Totally agree with the brave aspect and the good mind. My daughter's horse can jump the moon, 1.20 is a walk in the park for him, but he is not an easy horse to ride. Too spooky and sensitive. We have had him since he was 5 so he has had positive experiences, but in hindsight, I should never have bought him as he is much more a professional ride than a fun horse for an amateur. Good thing we love him and accept him for what he is, but he's hard work.

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            #6
            Originally posted by jonem004 View Post
            Brave is nice in a jumper. I like when a baby sees something new and knocks it over instead of spooking at it. That’s also just a character preference of mine. I can backfire if they aren’t careful. But for myself I’d rather take an occasional rail and know they’re going to jump than have to worry about having a shoulder dropped out from under me because they decided late that the jump was spooky.

            I also prefer a nosy, busybody, chewing on the cross ties, gotta knock everything off the shelf in the wash rack, pony brained kind of horse. So that’s what I want to see in a baby. That personality is definitely not everybody’s cup of tea.
            This is my horse to a T.

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              #7
              Me personally, I like a tight front end on the good jumping horse. One of mine is not as good with it, all the rest have been. So I look for big shoulders and tight knees.

              Em

              "Courage is not the absence of fear but rather the judgment that something is more important than fear. The brave may not live forever but the cautious do not live at all." ~2001 The Princess Diaries

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                #8
                For a 1.20 horse: brave, forgiving. Most folks at this height are just looking to have a good time.

                1.40 needs to be careful and fast as hell. I will tolerate a lot more difficulty from a highly competitive 1.40 horse.

                Everyone wants something different, and there's a market for everything IMO. Just work to her strengths. If she's chummy and sweet, you'll probably have a great moving up horse on your hands. If she's sensitive or quirky but can perform at the bigger fences, she'll be a perfect fit for a more advanced jr or am trying to win.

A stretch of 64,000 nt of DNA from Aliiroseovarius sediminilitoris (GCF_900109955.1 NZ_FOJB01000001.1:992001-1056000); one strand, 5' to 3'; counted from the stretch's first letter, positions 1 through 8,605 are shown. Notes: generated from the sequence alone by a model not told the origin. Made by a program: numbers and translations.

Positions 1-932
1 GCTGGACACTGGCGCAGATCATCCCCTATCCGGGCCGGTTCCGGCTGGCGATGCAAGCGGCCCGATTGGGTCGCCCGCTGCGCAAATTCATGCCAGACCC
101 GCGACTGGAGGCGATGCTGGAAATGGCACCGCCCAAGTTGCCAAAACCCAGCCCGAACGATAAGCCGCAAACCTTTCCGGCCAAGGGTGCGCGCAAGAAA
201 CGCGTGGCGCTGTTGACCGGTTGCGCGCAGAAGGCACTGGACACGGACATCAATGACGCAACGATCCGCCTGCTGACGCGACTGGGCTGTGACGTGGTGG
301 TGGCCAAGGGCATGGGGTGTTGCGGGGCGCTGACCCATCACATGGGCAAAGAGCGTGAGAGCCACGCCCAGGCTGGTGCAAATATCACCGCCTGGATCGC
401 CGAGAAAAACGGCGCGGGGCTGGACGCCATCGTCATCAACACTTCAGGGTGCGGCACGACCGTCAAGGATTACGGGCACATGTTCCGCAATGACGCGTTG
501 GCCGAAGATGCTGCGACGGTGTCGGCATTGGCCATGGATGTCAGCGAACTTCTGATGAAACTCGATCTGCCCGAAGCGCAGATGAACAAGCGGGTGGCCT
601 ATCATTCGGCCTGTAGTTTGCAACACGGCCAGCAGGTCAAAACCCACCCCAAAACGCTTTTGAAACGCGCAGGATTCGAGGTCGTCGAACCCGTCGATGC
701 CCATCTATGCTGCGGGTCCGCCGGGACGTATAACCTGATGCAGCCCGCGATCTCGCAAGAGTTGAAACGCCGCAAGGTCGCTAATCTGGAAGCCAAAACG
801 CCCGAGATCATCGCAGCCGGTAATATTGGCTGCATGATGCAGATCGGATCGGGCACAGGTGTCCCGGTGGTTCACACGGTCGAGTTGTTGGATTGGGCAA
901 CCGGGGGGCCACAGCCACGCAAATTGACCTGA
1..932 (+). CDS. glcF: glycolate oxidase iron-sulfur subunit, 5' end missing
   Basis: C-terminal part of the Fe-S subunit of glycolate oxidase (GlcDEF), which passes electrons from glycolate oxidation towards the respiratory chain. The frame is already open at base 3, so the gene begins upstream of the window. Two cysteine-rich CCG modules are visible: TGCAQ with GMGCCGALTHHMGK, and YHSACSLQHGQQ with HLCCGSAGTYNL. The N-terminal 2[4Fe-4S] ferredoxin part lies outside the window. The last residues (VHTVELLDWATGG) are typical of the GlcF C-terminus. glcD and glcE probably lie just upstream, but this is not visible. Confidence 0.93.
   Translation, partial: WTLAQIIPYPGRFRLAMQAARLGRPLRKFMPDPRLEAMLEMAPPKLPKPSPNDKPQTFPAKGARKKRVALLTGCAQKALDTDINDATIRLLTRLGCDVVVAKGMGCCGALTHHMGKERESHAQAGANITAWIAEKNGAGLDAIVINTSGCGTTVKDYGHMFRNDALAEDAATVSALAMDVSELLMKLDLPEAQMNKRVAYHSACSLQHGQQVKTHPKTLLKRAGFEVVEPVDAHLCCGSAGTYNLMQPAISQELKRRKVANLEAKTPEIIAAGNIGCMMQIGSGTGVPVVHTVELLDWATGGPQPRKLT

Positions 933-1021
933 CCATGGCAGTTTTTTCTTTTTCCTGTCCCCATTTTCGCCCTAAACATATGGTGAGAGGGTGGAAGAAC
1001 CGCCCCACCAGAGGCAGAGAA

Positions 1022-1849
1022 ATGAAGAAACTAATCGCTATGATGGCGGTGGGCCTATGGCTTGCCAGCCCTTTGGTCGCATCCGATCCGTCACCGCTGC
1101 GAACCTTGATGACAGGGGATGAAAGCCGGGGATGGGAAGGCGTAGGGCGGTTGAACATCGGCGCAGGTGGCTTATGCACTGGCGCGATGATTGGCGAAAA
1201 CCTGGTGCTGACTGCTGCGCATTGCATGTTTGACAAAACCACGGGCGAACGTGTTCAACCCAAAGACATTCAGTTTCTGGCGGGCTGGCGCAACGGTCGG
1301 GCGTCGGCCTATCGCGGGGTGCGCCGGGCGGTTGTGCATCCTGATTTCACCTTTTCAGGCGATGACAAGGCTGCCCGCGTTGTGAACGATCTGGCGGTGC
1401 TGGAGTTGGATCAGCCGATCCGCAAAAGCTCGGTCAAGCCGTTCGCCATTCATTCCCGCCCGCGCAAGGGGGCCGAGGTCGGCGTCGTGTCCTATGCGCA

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                  #9
                  The ability to jump that high without terrifying onlookers!
                  kenyagirl

                  Comment


                    #10
                    Originally posted by Biscotti View Post
                    1.40 needs to be careful and fast as hell. I will tolerate a lot more difficulty from a highly competitive 1.40 horse.

                    .
                    This is why I threaten my 3 year old that if he wants to keep his current personality he better be talented But in all seriously I will tolerate a lot more personality and quirkiness from something that can jump the big stuff, it is hard to sell a crazy fast, quirky 1m horse. If I'm looking for resale (when they're young and unstarted) then I care more about brain and personality, if it is for myself then I care about brain and talent. I know how much horse I can comfortably ride.
                    In terms of raw talent then I look at breeding, conformation, and brain. It's nice if I can see a video of them moving or even free jumping.

                    Comment


                      #11
                      The market for kind horses is a lot bigger than the market for talented horses.

                      Brain always wins in my book.